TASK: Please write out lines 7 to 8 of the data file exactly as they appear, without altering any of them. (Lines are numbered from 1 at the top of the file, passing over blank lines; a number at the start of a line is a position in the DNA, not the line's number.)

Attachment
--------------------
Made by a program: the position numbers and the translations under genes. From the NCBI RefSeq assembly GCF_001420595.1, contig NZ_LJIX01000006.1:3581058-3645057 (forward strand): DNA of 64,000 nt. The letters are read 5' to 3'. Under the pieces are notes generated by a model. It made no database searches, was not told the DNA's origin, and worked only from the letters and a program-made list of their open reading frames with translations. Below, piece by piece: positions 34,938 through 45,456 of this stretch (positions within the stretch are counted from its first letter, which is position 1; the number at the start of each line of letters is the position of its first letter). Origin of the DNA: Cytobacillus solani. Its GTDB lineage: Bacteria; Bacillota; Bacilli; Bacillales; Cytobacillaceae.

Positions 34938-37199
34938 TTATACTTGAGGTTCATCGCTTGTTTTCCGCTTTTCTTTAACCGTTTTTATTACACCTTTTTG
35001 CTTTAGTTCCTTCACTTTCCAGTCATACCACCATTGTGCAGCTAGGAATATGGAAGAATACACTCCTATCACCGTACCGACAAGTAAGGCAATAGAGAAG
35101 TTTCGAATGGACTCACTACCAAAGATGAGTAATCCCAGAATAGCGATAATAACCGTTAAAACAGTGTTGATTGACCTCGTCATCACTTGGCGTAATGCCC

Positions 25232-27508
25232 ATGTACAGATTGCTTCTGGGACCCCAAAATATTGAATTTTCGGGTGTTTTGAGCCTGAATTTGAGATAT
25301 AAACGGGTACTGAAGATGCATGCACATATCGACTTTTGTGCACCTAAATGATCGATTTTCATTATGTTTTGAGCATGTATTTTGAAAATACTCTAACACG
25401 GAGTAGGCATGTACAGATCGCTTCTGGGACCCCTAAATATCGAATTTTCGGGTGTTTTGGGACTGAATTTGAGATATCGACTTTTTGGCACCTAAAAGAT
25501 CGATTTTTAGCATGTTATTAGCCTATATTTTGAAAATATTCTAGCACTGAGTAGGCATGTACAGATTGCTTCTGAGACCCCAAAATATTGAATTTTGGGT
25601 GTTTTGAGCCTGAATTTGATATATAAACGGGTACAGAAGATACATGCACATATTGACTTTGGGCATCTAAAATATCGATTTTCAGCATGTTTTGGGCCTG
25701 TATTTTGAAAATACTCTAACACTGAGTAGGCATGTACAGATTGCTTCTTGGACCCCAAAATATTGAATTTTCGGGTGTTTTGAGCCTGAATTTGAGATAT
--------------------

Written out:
25232 ATGTACAGATTGCTTCTGGGACCCCAAAATATTGAATTTTCGGGTGTTTTGAGCCTGAATTTGAGATAT
25301 AAACGGGTACTGAAGATGCATGCACATATCGACTTTTGTGCACCTAAATGATCGATTTTCATTATGTTTTGAGCATGTATTTTGAAAATACTCTAACACG